The west has had two fundamental phobias: communism and fundamental Islam. These two fears have lately re-emerged. Or perhaps they have merely been dormant.

From Mare Nostrum to Triton, Europe’s response to the Mediterranean crisis is little more than another budget cut

Europe’s attitude towards this crisis is no longer concerned with the humanitarian aspect, but it’s rather obsessed with the issue of cheap securitisation of its southern borders.

The Varoufakis game is not chicken

The FT thinks Greece is playing chicken. In fact, it's in a dominant position.

Free speech, "political correctness" and the university

The idea of "political correctness" is, at the best of times, a vacuous one to invoke in public debate or social commentary.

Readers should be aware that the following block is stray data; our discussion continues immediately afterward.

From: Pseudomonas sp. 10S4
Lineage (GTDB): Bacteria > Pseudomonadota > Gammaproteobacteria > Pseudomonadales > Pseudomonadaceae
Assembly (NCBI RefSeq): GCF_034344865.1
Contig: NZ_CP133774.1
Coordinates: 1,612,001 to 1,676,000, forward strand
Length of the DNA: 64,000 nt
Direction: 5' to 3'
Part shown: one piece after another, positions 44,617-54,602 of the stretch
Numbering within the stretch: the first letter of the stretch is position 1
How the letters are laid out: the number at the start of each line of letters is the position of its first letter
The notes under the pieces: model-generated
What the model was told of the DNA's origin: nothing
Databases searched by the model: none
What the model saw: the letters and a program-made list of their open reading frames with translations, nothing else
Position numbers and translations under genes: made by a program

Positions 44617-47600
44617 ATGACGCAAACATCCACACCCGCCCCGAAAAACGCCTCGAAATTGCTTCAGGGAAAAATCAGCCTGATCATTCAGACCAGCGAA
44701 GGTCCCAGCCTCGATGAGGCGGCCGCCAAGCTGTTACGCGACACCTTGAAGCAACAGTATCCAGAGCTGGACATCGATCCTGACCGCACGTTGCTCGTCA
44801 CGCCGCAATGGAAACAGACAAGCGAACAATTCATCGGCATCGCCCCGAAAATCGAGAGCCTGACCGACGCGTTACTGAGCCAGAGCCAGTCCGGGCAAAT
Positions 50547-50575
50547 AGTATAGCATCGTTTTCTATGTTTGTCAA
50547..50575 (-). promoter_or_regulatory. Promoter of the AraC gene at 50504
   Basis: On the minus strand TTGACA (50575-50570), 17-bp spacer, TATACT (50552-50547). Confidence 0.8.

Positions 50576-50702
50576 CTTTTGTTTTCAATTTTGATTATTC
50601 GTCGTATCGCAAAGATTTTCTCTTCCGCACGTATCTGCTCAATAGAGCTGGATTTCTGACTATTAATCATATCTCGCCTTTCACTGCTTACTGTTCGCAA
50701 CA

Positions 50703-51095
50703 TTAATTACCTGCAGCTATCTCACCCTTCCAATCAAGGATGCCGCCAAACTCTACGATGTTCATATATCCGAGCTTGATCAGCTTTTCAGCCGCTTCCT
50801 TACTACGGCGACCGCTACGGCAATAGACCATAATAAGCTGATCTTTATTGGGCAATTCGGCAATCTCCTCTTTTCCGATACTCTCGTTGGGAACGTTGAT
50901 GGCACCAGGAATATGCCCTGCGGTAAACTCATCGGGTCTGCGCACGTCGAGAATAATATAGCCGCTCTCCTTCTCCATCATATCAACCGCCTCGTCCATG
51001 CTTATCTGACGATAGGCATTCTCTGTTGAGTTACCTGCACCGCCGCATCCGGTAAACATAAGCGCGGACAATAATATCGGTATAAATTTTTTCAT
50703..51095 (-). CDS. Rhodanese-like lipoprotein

Trans-Pacific Partnership’s Big Pharma giveaway

Out of all big industries making billions in profit, the pharmaceutical is probably the most ethically questionable.

14 reasons for celebrating 200 years of Pride and Prejudice (1813)

Here are fourteen reasons for the celebration of this work of genius, beginning with seven celebrating what Pride and Prejudice might be said to have gained from its own historical moment, before moving to the 'feel good factor' of our times. A Valentine's card, originally published on February 14, 2014.

Casino Macedonia: of spies, traitors, and patriots

Espionage, wiretappings and attempted coup d'etats...just what is going on in Macedonia?

Syriza and the rise of a radical left in Europe: solidarity is the keyword

The key protagonist in channelling bottom-up solidarity proved to be – not for the first time in Greece’s history - the institution of the extended family.

The devil is in the details

Conspiracies theories about the Charlie Hebdo attacks come to the fore in France, blaming the secret service, Mossad, and of course the U.S.

"You, a convicted minister!" - namecalling and mudslinging in the Catalan parliament

Partido Popular MPs lashed out at Catalonia’s education minister for ignoring court rulings on Catalan language use.